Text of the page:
“And Marisnick! If that big dude could hit even just a little bit, he’d be an All-Star! He made this one catch on top of me in 2015 when we were playing the Mariners and I’ll never forget it. I thought he was dead. I thought I was dead. I thought Logan Morrison was going to set the field on fire. Man, it is just such a shame he can’t hit. That guy just glides everywhere.”

I finally ask Tal’s Hill about Aoki. It chuckles and pulls out a cell phone. After rigorously typing for a few seconds, it flips the phone towards me and hits a play button. A highlight of Aoki poorly misreading a fly ball against the Milwaukee Brewers in 2016 proceeds to play on the dimly-lit screen. Tal’s Hill is roaring with laughter.

“Could you imagine Aoki playing in the same outfield as me for a whole season? He’d literally die. You’d need to keep an ambulance ready at all times.”

Tal’s Hill is now rolling on the ground over his own remark. I want to point out that he ended up being a fairly decent contributor on offense last year and will likely continue to be for the Astros, but I don’t bother. It’s getting late and I have an early flight to catch in the morning. When Tal’s Hill settles down, I begin to collect my things and say my goodbyes.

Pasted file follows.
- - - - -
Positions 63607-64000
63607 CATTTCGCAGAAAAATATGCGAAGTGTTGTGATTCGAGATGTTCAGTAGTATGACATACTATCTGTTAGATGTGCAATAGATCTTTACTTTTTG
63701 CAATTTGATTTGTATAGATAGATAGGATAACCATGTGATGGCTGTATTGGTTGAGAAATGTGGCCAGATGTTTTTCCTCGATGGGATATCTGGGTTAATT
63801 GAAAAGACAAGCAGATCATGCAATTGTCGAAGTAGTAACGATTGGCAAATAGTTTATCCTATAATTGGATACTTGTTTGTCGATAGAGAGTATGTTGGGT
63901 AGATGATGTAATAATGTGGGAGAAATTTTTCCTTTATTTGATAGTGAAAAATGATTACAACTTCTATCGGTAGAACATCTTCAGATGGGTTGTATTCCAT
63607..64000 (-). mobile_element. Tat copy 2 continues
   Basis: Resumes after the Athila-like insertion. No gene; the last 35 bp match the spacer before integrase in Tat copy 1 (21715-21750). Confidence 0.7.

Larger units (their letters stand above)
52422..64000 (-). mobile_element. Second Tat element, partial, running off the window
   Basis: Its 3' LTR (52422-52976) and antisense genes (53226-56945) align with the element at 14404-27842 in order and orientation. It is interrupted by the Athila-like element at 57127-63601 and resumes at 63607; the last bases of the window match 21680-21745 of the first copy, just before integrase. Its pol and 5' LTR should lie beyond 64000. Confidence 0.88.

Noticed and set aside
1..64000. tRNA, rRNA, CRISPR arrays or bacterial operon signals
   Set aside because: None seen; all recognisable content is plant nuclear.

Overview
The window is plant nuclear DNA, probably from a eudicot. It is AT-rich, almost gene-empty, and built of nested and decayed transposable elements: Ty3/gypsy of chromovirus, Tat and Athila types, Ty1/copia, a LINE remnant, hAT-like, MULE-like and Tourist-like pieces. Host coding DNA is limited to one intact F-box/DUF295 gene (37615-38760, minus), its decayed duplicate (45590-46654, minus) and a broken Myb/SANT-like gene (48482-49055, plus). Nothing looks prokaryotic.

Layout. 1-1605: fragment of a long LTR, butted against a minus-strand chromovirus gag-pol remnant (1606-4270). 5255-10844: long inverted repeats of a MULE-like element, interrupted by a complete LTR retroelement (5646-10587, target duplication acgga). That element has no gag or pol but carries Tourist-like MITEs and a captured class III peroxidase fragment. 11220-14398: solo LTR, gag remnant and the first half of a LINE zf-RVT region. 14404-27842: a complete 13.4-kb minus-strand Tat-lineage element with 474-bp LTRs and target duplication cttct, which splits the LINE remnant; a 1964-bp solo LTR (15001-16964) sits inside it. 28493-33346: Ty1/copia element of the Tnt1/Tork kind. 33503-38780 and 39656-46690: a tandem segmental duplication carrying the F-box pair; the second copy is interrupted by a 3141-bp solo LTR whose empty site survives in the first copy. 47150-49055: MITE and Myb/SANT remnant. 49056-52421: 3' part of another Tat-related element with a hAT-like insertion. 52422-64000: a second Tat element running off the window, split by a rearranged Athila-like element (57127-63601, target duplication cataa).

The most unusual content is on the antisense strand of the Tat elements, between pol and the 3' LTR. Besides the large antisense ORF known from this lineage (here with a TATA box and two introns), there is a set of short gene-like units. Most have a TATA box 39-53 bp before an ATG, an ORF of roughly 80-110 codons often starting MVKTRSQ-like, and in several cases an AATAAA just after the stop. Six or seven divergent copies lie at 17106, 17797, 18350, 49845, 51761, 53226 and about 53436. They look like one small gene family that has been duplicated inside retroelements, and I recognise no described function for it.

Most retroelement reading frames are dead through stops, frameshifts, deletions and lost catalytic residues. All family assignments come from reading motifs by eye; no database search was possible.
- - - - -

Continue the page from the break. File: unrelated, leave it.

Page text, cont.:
“Are you going to miss it?” I ask.

“Miss it?” it replies. “You say that as if I’m going anywhere. This is my home.”

I casually motion towards the now flat surface in center field. Tal’s Hill chuckles.

“Look, all I’m saying is that when the Mariners and Astros are playing in a pennant race next year, don’t be shocked if one of your twenty center fielders happens to slip on thin air.”


Tal’s Hill looks down at the ground and then up at the stands and then off towards home plate. It smiles, then frowns. Then it smiles again. Then its face fixes itself into a locked, melancholic position. It plucks a blade of grass out of the ground and tucks the blade in its pocket.

“I’ll be here,” Tal’s Hill says, “but dammit I’ll still miss it. Just one day you’re minding your own business and suddenly a big machine is heading at you and the next second you’re being ripped out of the ground. How appropriate.”

I nod and start to make my way towards the exit, leaving Tal’s Hill alone to look up at the towering confines of Minute Maid Park. I was sure its absence this year would make me happy, but as I wheel around once more and gaze out over the flat surface of center field, I remember growing up and reading of the oddities some baseball fields featured: the monuments in play at Yankee Stadium, center field at Polo Grounds, the cliff at the University of Texas. They were all such a major part of baseball in one way or another, and now they were all gone.

I cup my hands over my mouth and call out one last time.

“So long, Tal’s Hill!”

“So long, Jerrold’s Son!”